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Blair1955 04-14-2007 10:02 AM

Appliances USA made?
After some home improvements are finished I will need to replace my current washer and dryer. I would prefer American made. So far the products I have looked at are from South Korea. Anyone advice with these?

thanks, Blair

glennjanie 04-14-2007 03:05 PM

Yes, I have the LG brand (I think they are S. Korean) front loaders with energy star and water saving. They also make one that steam cleans now; I don't know how it works.
The pair we have is quiet enough that we installed them in the breakfast nook instead of in the basement. Besides, we are age 61 to 70 so we don't like steps.
I recommend the LG brand which is available at Home Depot. (Zero interest for 1 year)

mudmixer 04-14-2007 05:01 PM

It does not make any difference where they are made. Any reasonably developed country can produce consumer items.

Appliances and similar items are made to the manufacturers specifications. Few are made using all parts made by the company who's name is on the label.

It is just like the car business. Some manufacturers (like Toyota) use American and foreign parts to assemble cars in the U.S. and Japan. U.S. manufacturers also use American and foreign parts to assemble cars in the U.S. and elsewhere.

What you are buying is price and brand is one order or the other.

If you want very good appliances, bite the bullet and buy European brands, but they may also have Japanese or Korean parts.

Last I heard the U.S. was 15th in education and falling. How about Japan? What does that say about quality?

Blair1955 04-14-2007 08:32 PM


Thanks for the reply. I understand in todayís world it is almost impossible to buy anything that is totally made in one country. And I do agree that products made overseas are of high quality but I still feel a loyalty to buy American products. Thatís my personal opinion and I understand otherís may not feel the same as I do. I also know that our educational system needs help and now. However with our downfalls I still believe Americans can compete with anyone in the world.

Blair :)

mudmixer 04-15-2007 06:24 AM

If you deal with a major chain retail outlet, the models (model numbers) you probably get are not the same models you will get elsewhere. Usually, the majors buy at lower prices for models to their specifications. That is the reason you cannot find the same model numbers elsewhere if you comparison shop.

Often the foreign companies use the same manufacturing equipment as the U.S., so it just gets down to the specs. Foreign manufactured materials may be built in much more modern facilities than the U.S.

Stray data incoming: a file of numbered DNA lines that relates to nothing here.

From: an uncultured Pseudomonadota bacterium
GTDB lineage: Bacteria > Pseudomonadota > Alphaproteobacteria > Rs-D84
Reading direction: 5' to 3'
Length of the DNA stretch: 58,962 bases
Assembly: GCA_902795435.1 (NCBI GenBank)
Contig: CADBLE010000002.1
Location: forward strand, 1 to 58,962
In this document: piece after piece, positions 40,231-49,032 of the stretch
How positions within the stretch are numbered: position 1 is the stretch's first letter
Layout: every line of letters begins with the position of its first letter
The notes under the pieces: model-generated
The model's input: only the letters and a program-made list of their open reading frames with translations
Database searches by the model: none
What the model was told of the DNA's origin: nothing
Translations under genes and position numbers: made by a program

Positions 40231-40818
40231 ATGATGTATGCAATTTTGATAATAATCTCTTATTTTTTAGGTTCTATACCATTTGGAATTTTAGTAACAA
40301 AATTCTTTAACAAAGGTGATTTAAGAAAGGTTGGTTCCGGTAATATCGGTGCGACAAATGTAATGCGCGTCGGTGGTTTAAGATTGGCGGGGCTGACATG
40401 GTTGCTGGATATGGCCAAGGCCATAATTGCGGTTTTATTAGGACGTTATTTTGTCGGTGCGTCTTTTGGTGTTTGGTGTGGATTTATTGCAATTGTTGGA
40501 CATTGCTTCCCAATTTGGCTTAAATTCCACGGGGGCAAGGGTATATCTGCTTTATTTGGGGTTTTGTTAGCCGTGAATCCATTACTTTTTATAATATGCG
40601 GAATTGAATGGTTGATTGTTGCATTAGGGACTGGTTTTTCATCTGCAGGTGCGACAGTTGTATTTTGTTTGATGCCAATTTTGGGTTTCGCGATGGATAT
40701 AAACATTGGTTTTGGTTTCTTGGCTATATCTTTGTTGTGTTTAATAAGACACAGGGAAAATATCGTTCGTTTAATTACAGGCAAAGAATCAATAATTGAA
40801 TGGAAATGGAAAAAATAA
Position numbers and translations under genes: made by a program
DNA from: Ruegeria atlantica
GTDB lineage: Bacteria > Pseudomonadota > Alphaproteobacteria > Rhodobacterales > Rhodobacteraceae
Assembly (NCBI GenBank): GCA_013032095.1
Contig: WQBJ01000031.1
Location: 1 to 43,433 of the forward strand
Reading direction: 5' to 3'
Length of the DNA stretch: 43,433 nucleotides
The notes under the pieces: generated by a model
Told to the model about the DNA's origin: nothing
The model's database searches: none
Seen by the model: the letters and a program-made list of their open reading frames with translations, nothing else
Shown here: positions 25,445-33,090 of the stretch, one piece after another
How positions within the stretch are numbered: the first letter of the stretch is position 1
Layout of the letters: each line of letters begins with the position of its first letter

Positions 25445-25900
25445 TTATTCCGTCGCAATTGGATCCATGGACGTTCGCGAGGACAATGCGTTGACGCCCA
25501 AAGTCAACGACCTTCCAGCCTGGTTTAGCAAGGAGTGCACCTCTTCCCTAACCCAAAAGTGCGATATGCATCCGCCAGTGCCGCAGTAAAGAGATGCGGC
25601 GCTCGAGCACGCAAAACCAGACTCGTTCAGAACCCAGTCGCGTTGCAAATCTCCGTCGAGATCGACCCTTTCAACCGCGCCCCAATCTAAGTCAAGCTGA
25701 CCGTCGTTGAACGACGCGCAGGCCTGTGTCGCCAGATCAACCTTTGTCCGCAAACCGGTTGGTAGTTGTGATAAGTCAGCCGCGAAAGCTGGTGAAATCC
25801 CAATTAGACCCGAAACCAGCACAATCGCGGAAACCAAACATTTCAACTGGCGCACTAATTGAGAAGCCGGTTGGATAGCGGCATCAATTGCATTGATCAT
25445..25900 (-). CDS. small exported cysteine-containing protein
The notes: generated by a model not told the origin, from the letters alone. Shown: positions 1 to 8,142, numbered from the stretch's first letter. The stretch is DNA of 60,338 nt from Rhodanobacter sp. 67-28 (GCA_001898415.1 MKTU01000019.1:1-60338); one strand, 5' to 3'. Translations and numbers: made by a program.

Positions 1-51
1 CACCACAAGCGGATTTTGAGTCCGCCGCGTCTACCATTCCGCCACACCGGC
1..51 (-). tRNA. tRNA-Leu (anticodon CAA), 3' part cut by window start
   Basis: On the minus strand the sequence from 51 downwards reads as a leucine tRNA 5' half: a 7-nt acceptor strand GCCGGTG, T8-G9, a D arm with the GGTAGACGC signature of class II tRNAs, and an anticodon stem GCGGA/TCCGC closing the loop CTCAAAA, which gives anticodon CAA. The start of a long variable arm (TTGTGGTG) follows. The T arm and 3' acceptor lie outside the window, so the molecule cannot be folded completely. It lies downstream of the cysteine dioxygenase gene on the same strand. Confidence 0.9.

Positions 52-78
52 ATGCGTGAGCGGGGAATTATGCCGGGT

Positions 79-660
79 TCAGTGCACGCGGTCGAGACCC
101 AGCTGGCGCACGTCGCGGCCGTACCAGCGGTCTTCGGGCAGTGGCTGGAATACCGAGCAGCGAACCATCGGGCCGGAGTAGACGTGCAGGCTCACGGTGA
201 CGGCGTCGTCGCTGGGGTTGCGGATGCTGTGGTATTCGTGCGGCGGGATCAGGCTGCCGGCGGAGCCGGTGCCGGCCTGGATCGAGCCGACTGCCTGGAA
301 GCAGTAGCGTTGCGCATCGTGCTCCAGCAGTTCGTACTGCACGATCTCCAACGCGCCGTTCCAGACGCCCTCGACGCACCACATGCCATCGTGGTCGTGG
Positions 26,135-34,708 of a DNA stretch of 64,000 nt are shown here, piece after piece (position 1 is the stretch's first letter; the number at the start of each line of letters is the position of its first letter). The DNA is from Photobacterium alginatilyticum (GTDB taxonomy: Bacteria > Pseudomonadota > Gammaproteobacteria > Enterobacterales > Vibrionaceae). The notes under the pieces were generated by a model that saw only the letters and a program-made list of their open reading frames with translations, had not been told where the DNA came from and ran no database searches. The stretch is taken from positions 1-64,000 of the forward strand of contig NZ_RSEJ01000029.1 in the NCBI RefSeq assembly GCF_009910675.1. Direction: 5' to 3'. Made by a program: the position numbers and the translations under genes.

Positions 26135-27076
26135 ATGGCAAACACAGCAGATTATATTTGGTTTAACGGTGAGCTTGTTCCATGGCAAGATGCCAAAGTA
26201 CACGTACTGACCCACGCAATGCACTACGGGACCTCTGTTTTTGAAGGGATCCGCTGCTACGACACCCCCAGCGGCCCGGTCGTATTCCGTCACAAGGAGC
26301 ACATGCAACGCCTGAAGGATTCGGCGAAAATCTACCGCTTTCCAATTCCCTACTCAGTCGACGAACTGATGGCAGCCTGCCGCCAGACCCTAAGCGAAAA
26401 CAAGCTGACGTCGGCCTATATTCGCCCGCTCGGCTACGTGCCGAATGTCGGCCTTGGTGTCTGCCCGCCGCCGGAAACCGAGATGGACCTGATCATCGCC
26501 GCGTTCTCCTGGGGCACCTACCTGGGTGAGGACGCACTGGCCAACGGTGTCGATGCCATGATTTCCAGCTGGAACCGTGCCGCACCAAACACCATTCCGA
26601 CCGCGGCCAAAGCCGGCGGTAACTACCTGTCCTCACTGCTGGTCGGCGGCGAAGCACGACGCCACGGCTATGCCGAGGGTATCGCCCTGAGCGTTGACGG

glennjanie 04-15-2007 01:28 PM

I would like to be a "Made in the USA" buyer too; it just sounds patriotic. But then, I really don't feel like I owe it to an American on an assembly line who makes over $30 an hour and expects the company (ultimately me) to provide for them sumptiously, for the rest of their lives.
I agree, we have the ingenuity to build the best and even at the best price; if we only want to. NAFTA is showing us some hard lessons and I believe we should take notice and concentrate on being a part of the global economy. Change is good and If we don't change we will become extinct (from Who Took My Cheese) we all should read the book and listen up.

inspectorD 04-15-2007 02:19 PM

I have that book..I thought it was who moved my has been a while.....Always ..always ...always.....ask someone who owns one first.
Around here there is a maytag store that lets you try appliances before you buy. Cook clean and wash....change is good.:D

glennjanie 04-15-2007 06:50 PM

I believe it was "moved", but it certainly demonstrates how we can try to hang onto the past. Have you seen the video?

asbestos 04-16-2007 05:14 AM


Originally Posted by mudmixer (Post 9196)

If you want very good appliances, bite the bullet and buy European brands, but they may also have Japanese or Korean parts.

Consumer reports always has whirlpool in the #1 or #2 spot for reliability some of the European brands are way down the list.

Blair1955 04-16-2007 07:04 AM

Thanks to each of you for your replies.

I apologize for turning this into a trade / political issue. My reason for buying products from the US or Canada is because over the years I have seen jobs leave for other parts of the world. I do feel badly for those who have lost good paying jobs and jobs that provided healthcare. I know that the US is the only industrial country without a national healthcare system. Glennjanie you are 100% right that $30 per hour is too high. On the other hand I spent two weeks in Asia in 1986. The first six nights were in Hong Kong. From there I took a day trip into the Peopleís Republic of China. The living conditions there were appalling. I donít know how much these people are paid but you can bet that no one in North America could live on their income. The second week I spent in Thailand. While in Phuket I took a half-day city tour. One of the stops was at a place where they dig out cashews. I watched the women crack open the shell with a foot operated press. They were paid by piecework. For every kilo that they filled they were paid X amount of Thai Baht. When they got good at their job they could do a kilo an hour. Anyway after I got back to my hotel I figured out how much they were paid and it worked out to US $.48 per hour, 10 hours a day five days a week. So the most they made was $48.00 per 50-hour workweek. That was 11 years ago and Iím sure that they are paid more now. But another case where we in the west canít work for that kind of income.

So much for all that, if possible I would still like to look into a washer and dryer that are made in the US or again Canada if I can.

thanks again, Blair ;)

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